This is an up-dated (Jan 27th) Provisional Programme. Full programme details will be available on arrival at Barlaston.
20 places were booked originally at the College for this week-end. However, when told in early January that ours will be the only residential course during the week-end I took the decision to increase the numbers. Our budget should cope with this. At this date, we have 25 booked residentially and these include (allowing for overlap) 8 Philosophy in Pubs (PiPs), 4 Esperantist Drondanoj (Esp. for ‘members of discussion circles); 5 U3A; 7 WEA;
1 Sci-bar; 1 café-philosophique; 8 ODDC, Mugge and Trout… 4 Co-op…
We now want to fill the College including, if we can, more ‘representatives’ of informal learning groups (more of minorities above, plus ARCA, Salons, Lit & Phil; Book and Reading groups…).
The Discussion Circle session themes below are provisional (comment and suggestions welcome - see www.oddc.org.uk for list of about 80 themes tried-and-tested in pubs).
Assuming 4 groups each Circle session, there is ample scope for PiPs, Sci-bar and other
Friday 19 Feb
17.00hrs Arrival and registration
19.45 Lecture: - 25 minutes
Taking the theme: Michael Sandel’s 2009 Reith Lecture
The New Citizenship
The value of discussion and debate - learning from educational and social history, with some suggestions on ways forward with our project.
(Former HM Chief Inspector for Post-School Education in Scotland - ‘but making a remarkable recovery since his retirement’).
Mini-Lecture – 10 minutes
From Adult Education to Informal Adult Learning – Back to the Future…
Derek Tatton (RWF-TF Co-ordinator)
Questions and comments 40 minutes approx.
Saturday 20 Feb
09.30 Introductions: ‘Where I am coming from and where I think adult
education should be heading…’ - no more than one minute each…
10.00 Circle discussions - The New Citizenship (ODDc and PiPs organised)
10.40 Plenary - Report and review.
11.30 Circle discussions (ODDc, PiPs, Sci-bar organised)
God and the Meaning of Life (based on Dawkins, Eagleton and Jacobson debates)
Humour (based on Mugge and Drondo notes & sessions)_
Thatcherism (based on Trout notes and sessions)
12.30 Plenary - report and review.
14.00 Free-time: a nap or walks to Wedgwood Museum and/or along the canal
16.00 Tea and cake
16.30 Circle discussions, including themes:
Karl Marx – an up-date (based on Melvyn Bragg’s In our Time)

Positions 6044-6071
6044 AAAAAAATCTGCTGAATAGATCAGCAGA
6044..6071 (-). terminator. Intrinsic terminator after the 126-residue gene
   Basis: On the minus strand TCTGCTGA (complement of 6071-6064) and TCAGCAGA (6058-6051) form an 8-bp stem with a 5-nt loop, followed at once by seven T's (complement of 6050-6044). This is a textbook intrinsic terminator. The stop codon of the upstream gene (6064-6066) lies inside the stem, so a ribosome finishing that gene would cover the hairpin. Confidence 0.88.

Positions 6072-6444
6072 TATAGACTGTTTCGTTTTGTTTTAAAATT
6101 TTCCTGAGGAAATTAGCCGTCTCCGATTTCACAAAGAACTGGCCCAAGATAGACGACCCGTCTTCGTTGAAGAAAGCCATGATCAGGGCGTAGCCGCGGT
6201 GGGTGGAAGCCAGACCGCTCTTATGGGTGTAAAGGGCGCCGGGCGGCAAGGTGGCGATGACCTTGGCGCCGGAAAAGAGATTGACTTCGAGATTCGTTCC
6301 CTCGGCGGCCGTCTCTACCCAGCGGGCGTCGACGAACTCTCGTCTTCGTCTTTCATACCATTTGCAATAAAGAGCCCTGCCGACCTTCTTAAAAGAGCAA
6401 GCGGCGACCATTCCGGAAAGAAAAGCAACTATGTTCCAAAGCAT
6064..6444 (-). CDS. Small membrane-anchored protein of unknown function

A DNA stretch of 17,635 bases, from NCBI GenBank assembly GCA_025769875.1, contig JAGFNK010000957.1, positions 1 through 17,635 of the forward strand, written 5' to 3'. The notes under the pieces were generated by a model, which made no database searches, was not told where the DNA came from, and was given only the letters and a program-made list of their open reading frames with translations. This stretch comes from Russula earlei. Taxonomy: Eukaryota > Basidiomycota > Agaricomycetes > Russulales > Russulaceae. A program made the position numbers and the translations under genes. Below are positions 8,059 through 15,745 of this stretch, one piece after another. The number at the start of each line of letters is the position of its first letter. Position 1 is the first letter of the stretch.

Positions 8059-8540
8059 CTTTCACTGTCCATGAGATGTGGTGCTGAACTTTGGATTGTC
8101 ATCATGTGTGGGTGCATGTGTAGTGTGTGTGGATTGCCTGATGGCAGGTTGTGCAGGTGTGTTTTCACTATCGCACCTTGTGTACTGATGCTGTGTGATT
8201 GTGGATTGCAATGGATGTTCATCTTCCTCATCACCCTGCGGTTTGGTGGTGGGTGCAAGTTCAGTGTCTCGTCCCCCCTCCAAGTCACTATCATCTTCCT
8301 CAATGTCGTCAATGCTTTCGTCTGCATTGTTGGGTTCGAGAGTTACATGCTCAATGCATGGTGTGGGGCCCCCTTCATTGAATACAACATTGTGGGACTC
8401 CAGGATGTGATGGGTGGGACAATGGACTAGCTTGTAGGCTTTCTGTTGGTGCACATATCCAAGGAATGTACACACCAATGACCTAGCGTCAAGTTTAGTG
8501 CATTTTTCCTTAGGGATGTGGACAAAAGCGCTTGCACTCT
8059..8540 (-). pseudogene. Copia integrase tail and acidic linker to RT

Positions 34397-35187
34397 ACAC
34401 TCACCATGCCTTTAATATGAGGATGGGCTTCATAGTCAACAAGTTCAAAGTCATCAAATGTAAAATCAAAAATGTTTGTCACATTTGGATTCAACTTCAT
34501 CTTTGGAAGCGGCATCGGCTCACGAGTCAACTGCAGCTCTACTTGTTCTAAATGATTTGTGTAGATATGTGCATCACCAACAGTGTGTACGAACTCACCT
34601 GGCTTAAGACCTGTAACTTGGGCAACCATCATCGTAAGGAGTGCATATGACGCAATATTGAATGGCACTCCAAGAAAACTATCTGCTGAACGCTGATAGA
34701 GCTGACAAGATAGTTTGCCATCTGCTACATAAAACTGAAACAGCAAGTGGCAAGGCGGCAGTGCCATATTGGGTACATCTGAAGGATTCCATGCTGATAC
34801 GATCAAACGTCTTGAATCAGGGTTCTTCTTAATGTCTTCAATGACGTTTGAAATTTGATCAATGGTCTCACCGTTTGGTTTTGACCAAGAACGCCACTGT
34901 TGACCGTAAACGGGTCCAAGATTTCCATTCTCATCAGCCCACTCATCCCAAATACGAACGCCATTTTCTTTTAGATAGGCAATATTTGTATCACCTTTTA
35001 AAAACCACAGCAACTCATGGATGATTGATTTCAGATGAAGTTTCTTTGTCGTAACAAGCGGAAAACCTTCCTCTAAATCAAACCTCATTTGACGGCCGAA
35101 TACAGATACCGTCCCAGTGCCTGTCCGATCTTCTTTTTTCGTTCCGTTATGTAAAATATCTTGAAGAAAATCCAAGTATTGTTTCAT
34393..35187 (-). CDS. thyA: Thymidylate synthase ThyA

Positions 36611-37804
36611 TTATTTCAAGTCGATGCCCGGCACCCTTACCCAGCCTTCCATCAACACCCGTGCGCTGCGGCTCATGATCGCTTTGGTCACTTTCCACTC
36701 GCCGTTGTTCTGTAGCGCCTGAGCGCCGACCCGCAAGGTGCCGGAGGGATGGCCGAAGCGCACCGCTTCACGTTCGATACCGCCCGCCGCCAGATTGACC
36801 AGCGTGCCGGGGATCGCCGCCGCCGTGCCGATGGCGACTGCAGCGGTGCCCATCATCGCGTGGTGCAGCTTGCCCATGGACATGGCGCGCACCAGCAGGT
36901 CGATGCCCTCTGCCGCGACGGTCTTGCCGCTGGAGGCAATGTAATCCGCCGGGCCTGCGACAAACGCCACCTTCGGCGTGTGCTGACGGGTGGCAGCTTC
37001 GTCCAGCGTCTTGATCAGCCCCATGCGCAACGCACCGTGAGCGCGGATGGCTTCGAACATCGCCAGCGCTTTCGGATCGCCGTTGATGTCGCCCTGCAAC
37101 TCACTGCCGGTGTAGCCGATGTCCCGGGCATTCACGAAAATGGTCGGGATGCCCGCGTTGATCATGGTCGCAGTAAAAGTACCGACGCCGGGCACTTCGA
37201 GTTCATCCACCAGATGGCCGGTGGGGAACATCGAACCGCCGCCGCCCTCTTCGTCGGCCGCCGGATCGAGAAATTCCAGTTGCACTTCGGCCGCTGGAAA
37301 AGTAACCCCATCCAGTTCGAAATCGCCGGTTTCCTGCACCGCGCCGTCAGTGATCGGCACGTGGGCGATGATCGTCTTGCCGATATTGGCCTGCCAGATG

Climate Change (notes from Andy Dobson > www.opendemocracy.net)
How to talk about things we know nothing about (based on Od essay)
17.30 Plenary – report and review
19.45 Circle discussions:
Including themes ‘All arts aspire to the condition of Music’
The Mona Lisa
Adrian Mitchell poem: Dear Sir.
I have read your Manifesto with great interest
But it has nothing on
20.45 Plenary report and review
- DIY Bar and social evening, which may include a poem or two and some
Sunday 21 Feb
09.30 Session led by Tim Hollins, WEA, West Midlands Region.
Workshops based on the WEA WM Region/DFID project which involves
an introduction to Globalisation – what is it, how does the global market work, how can we as citizens play our part in a fairer world?
- Globalisation - continued, as appropriate
12.00 Plenary - Review, evaluation of the week-end and planning ways forward
taking themes and ideas from the first two sessions especially.
14.00 Heading homewards…
Derek Tatton Project Co-ordinator
Another Successful event supported by the RWF Transformation fund project
Report for the Raymond Williams Foundation and NIACE
Drondo 5 and Drondido – January 15th to 17th, 2010
Wedgwood Memorial College, Barlaston, Stoke-on-Trent, ST12 9DG
The fifth instalment of the Esperanto-Association of Britain’s popular Drondo series recently occurred at the usual locale, Wedgwood Memorial College in Barlaston. (Drondo is a contraction of diskut-rondo, Esperanto for discussion group.)
The fifth was notable for two things: Firstly, it was the best attended, with some nine full-time participants and three part-time, plus a full-time cancellation for illness. Secondly, it was run concurrently with the first Drondido (Drondo-offshoot), a similar version but for people who aren’t yet fluent in Esperanto, giving them the opportunity to learn through immersion but at a gentler pace, with notes partially in English and a teacher hosting.